Originally posted here in September of 2015.
Dates to 2000 or so following the death of a close friend at Easter that year; the original is long lost.
This is an attempt to recreate it, knowing I’m no longer the person who wrote that original. 

RIP, Terry Warren.

I come home
craving tomatoes.
I go to my backyard bed

and pick whatever’s ripe
for my favorite summer meal: 
thick-sliced plum tomatoes,

Gorgonzola cheese, 
a few shreds of basil, 
balsamic vinegar, light on the olive oil.

You once questioned me:
why not the more traditional Mozzarella?
I said it’s because I feel that 

strong blues make flavors pop
and without strong flavors,
what’s the point?  

You tasted it, agreed, told me later 
you could no longer imagine 
not using a strong blue cheese

in a tomato salad, and I was as well pleased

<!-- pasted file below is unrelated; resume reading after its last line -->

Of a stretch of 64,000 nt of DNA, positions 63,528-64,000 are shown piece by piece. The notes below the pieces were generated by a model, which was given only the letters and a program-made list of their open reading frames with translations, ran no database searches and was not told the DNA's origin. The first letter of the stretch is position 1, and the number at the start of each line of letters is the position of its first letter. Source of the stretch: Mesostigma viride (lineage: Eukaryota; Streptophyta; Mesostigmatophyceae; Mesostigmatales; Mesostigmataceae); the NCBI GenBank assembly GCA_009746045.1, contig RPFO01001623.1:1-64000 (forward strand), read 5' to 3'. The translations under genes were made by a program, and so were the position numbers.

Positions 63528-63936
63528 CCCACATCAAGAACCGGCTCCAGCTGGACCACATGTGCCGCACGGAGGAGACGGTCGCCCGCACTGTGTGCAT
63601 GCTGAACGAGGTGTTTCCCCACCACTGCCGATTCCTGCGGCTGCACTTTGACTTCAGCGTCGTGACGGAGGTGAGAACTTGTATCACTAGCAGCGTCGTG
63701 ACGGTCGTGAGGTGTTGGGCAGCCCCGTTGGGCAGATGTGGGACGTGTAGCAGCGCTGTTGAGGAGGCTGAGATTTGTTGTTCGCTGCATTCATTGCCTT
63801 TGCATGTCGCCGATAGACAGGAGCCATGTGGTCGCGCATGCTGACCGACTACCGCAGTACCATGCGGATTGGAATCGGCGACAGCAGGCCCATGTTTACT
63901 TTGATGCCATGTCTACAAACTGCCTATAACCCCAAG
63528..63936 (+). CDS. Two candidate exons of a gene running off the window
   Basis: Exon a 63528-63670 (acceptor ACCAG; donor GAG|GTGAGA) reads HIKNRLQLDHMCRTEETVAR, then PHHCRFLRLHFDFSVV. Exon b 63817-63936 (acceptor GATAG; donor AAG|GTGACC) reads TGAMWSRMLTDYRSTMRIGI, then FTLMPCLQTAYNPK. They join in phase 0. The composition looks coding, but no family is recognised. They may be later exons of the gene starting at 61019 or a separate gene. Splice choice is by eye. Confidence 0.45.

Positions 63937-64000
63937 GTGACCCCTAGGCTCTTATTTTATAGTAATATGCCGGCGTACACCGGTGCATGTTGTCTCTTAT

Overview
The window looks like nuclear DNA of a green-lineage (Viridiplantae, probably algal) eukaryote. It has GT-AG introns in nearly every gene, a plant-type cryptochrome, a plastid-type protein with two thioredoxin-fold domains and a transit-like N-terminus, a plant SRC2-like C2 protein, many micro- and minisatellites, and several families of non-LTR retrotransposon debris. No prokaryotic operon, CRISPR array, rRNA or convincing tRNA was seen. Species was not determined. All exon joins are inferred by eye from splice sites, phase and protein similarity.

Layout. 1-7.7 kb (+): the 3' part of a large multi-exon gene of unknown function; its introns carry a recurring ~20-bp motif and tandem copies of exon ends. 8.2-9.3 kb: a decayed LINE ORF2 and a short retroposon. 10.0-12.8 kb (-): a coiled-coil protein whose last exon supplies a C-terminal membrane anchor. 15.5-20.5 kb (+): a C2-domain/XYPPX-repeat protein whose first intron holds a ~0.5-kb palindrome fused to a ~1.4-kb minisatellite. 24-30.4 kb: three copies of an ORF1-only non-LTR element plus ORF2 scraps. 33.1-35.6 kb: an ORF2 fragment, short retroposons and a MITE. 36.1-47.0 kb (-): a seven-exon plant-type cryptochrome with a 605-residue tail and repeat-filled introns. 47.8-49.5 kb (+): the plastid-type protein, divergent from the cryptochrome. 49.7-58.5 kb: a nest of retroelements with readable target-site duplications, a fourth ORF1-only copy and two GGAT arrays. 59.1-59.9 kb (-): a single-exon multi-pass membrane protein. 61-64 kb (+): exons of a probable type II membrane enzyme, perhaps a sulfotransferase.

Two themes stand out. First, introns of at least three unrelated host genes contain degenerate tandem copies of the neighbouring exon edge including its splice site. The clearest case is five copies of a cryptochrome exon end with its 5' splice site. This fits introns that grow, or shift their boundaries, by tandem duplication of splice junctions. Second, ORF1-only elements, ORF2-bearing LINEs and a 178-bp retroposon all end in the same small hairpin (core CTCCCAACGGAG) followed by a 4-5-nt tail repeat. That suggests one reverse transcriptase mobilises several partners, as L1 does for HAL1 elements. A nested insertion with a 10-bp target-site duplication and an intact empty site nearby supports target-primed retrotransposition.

as I could be 
that we’d fallen once again into 
the same place on something.

I remember this as I stare into
strong blues and bright reds in this bowl,
stare into oil bubbles,


a brown slick of vinegar, remember

you weren’t here to help me 
plant this year, to plant the beds with me


scant weeks after your passing;
weren’t here to help me weed
and toss and water and feed;


realize as if for the first time
that you aren’t here to help me savor 
the likely last summer salad of the year,


picked ahead 
of the inevitable 
killing frost.

About Tony Brown

A poet with a history in slam, lots of publications; my personal poetry and a little bit of daily life and opinions. Read the page called "About..." for the details. View all posts by Tony Brown

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